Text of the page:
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I am working with this problem. Can someone take a look at it?

"Suppose $X$ and $Y$ are arbitrary random variables with finite second moments. you are told $P(X+Y=0)<1$. Then is

$$ \sqrt{E[(X+Y)^2]} \leq \sqrt{E[X^2]} + \sqrt{E[Y^2]} $$ necessarily true?

To do this, I deduced it is enough to show $(X+Y)^2 \leq X^2 + Y^2$ and then take expectations and square root.

I started by $(X+Y)^2 = X^2 + 2XY + Y^2$ but then I didn't know where to go after that. Could anyone help?

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    $\begingroup$ This might be a stupid comment, but I'm a little bit confused by the notation. What does the $E^{1/2}$ mean? I've never seen the expected value function modified like that. I'm just a student as well and probably don't know the answer, just curious as the notation. $\endgroup$
    – Chris C
    Commented Nov 6, 2015 at 1:42
  • $\begingroup$ Do you mean that you want to prove that $$\sqrt{E[(X+Y)^2]} \leq \sqrt{E[X^2]} + \sqrt{E[Y^2]} = \sqrt{\sigma_X^2+\mu_X^2}+\sqrt{\sigma_Y^2+\mu_Y^2}??$$ $\endgroup$ Commented Nov 6, 2015 at 3:53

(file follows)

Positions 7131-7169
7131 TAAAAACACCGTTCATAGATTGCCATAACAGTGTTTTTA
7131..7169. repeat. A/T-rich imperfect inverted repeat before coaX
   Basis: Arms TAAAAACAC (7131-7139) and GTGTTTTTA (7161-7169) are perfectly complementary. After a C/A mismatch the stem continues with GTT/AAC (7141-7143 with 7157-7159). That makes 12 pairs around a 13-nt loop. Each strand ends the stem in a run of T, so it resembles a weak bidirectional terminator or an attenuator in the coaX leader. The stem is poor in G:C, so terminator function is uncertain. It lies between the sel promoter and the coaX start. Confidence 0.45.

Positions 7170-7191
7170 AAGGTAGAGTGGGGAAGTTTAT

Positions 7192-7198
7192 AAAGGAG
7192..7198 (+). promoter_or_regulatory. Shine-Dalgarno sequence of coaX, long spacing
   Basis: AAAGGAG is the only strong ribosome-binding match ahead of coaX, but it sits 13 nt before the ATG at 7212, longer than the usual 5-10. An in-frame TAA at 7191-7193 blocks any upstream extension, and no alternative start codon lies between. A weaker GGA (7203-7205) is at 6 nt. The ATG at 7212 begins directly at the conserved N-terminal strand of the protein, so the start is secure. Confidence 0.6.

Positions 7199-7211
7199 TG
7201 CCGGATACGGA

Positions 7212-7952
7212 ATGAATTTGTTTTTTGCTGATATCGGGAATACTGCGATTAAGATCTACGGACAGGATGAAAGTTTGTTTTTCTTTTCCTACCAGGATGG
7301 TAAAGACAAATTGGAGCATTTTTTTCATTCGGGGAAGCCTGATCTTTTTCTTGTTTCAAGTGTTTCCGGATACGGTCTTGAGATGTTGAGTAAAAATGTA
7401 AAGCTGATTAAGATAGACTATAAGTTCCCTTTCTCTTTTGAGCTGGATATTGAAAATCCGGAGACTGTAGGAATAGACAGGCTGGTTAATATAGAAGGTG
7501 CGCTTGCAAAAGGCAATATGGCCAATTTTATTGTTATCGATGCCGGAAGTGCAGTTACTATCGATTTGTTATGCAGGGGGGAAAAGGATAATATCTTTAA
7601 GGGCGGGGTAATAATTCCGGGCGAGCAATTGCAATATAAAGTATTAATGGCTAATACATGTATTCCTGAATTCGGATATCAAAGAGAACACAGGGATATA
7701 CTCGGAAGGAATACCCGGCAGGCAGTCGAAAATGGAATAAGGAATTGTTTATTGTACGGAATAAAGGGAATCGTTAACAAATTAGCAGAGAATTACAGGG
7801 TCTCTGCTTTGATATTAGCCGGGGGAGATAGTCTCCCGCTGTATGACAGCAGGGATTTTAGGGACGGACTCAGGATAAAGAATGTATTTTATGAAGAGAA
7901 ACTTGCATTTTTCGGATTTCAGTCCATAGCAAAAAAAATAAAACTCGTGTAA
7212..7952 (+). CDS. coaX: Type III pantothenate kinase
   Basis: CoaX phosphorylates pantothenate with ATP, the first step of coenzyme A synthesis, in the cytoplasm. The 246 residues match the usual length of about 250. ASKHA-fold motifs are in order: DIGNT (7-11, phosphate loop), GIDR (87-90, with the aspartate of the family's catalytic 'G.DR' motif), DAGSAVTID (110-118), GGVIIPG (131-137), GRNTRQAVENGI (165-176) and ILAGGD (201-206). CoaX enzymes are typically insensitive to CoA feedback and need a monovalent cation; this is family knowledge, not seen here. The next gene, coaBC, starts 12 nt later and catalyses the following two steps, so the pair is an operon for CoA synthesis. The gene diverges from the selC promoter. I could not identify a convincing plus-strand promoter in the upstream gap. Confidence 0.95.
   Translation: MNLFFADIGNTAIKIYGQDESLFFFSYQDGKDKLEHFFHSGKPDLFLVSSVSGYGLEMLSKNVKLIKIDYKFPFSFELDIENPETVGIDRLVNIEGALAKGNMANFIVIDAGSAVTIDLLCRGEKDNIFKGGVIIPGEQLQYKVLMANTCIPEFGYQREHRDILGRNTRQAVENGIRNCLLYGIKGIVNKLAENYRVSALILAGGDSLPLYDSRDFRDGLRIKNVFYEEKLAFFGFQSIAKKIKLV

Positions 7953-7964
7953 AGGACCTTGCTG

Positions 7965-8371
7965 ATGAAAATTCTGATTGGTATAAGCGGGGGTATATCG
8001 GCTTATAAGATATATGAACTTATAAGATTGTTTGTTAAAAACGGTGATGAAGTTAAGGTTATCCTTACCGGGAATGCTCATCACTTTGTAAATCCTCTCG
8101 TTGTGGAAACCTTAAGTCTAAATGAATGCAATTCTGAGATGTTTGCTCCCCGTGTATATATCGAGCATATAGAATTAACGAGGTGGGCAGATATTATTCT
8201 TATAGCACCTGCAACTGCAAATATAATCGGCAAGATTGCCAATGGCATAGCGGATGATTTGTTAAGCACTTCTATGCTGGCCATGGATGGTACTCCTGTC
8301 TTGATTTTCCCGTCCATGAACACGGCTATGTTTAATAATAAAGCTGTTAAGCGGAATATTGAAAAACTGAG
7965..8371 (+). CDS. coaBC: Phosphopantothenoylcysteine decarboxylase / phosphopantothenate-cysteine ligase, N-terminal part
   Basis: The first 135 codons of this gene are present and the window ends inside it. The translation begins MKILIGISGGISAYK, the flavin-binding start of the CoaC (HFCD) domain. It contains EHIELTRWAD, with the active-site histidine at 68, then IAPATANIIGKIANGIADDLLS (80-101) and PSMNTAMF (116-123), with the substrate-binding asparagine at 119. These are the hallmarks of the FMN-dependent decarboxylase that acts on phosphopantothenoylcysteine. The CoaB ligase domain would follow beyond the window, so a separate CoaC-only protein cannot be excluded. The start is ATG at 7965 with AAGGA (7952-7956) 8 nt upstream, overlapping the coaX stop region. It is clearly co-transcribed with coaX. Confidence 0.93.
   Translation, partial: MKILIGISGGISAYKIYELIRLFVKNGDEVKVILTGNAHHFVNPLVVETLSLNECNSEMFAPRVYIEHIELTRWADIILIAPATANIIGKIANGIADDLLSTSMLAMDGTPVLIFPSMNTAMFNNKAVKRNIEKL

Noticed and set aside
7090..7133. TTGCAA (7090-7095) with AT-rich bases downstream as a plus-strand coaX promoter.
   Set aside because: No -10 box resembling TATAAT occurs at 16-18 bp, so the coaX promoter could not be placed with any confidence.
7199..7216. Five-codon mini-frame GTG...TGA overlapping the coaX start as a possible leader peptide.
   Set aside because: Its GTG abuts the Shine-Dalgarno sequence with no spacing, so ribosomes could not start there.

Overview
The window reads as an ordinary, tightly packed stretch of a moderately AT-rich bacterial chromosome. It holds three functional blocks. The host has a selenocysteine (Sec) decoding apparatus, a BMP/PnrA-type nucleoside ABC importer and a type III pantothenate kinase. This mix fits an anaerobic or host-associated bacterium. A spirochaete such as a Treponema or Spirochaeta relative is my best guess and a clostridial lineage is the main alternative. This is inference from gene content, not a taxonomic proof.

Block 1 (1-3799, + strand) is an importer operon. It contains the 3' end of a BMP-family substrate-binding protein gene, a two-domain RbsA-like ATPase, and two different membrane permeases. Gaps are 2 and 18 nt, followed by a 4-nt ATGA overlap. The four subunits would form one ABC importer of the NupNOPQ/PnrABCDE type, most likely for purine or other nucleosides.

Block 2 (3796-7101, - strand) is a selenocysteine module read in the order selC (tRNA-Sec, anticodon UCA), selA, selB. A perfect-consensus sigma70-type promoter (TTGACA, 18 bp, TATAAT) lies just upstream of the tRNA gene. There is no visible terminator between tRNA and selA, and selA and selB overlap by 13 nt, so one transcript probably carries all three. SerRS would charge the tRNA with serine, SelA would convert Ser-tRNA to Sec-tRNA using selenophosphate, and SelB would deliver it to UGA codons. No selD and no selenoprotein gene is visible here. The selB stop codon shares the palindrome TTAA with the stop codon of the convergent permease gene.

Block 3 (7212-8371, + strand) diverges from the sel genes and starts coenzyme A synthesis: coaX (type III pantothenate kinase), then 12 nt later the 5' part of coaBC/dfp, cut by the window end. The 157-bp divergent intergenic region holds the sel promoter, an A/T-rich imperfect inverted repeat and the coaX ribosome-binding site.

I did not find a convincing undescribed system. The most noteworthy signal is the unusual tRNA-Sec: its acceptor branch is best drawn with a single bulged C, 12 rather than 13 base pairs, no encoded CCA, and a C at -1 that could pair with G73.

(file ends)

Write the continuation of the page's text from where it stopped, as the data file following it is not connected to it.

• $\begingroup$ "I deduced it is enough to show...." is, alas, a false deduction. The square root of $E[X^2]+E[Y^2]$ is $\sqrt{E[X^2]+E[Y^2]}$ and not $\sqrt{E[X^2]} + \sqrt{E[Y^2]}$ (assuming that the latter is what you want). $\endgroup$ Commented Nov 6, 2015 at 4:01
  • $\begingroup$ @DilipSarwate yes that is what you are trying to show and yes i guess that is a false deduction... $\endgroup$ Commented Nov 6, 2015 at 18:52

1 Answer 1

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You automatically get

$||X + Y|| \le ||X|| + ||Y||$

by Minowski's inequality.

The last part is simple arithmetic showing that:

$\sqrt{A + B} \le \sqrt{A} + \sqrt{B}$ when $A, B > 0$.

which is a simple direct proof.

In fact, I think the whole thing is a direct consequence of Minowski's inequality.

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